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Issue Position: Property Rights

Issue Position

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The hallmark of the American Dream is ownership of private property -- a home and land, the family farm, a place of business. But in recent times the American Dream has come under attack.

The ability of government to acquire private property by eminent domain was traditionally limited to clear-cut cases where the property was essential to a broadly beneficial public projects such as building a school, library, road, or infrastructure like water lines or parts of the electric power grid.

But a few years ago, governments began to abuse the power of eminent domain, seizing private property and giving it to developers and other entities so they could build shopping centers or other facilities that would increase the tax base. In the infamous Kelo decision, by a 5-4 vote, the U.S. Supreme Court said that's just fine.

But I say it is illegitimate and unjust, an example of legalized theft.
Here in Georgia, as a Republican State Senator, I took the lead in the fight against the abuse of eminent domain for private development interests by introducing a legislation that would have tightly defined the conditions under which private property could be taken, with fair compensation, for public use.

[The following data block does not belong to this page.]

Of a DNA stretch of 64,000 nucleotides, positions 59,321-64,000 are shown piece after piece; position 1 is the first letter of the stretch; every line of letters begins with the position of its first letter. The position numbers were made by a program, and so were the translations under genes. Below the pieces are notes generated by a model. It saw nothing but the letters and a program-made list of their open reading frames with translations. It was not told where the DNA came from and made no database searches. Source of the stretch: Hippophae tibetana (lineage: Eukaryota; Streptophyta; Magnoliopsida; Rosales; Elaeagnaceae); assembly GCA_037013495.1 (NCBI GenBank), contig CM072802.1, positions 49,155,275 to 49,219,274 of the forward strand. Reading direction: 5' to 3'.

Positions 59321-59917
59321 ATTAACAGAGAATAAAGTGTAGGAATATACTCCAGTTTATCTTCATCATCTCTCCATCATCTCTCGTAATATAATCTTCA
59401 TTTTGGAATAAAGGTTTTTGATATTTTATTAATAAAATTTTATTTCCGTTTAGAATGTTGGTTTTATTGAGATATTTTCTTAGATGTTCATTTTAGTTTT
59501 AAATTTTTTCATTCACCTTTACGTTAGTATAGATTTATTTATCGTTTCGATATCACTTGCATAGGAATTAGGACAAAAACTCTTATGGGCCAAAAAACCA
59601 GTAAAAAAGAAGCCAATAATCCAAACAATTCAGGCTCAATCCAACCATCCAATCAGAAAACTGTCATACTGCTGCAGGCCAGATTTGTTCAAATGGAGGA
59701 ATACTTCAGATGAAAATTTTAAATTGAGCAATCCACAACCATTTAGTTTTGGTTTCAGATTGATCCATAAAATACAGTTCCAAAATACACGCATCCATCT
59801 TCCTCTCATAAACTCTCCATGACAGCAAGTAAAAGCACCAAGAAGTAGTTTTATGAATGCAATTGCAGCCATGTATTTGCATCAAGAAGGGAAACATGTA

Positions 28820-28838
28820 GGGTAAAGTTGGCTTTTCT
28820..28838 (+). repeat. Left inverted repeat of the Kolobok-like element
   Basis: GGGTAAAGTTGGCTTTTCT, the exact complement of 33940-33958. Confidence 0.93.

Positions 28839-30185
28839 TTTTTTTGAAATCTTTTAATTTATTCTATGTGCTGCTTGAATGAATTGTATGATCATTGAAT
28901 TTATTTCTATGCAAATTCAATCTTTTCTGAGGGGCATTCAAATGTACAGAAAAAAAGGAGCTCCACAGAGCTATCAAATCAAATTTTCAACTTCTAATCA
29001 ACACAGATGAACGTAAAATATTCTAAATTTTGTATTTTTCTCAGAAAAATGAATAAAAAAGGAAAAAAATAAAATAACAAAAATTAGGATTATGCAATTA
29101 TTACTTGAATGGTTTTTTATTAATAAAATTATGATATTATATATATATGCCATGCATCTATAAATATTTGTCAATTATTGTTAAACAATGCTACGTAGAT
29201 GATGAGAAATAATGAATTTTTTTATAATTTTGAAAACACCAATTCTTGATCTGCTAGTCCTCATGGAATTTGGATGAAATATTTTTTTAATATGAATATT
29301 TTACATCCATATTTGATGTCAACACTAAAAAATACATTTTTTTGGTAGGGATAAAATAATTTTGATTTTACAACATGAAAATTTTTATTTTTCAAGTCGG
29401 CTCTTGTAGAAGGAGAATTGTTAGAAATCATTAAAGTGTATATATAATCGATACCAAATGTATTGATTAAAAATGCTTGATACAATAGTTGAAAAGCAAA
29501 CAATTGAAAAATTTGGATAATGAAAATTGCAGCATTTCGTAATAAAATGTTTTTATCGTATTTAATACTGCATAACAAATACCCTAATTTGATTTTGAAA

Unfortunately, the Governor and his legislative leaders succeeded in passing a constitutional amendment that gave the appearance of preventing eminent domain abuse, but, by allowing the General Assembly to define "public use," it provided a gaping legal loophole that poses a serious future threat to private property.

In commenting on the Georgia constitutional amendment, the Institute for Justice--a nationally recognized public interest law firm that works on behalf of individuals whose most basic rights are denied by the government--said, "Unfortunately, the constitutional amendment was only a minor procedural requirement that before eminent domain can be used for redevelopment, it must be voted on by elected officials…. The point of constitutional protections is to prevent citizens' rights from being voted away."

As Governor, I will use the full power of the executive office to make sure that citizens' property rights are not voted away. I will work to eliminate the current legal loophole and to protect private property rights permanently.


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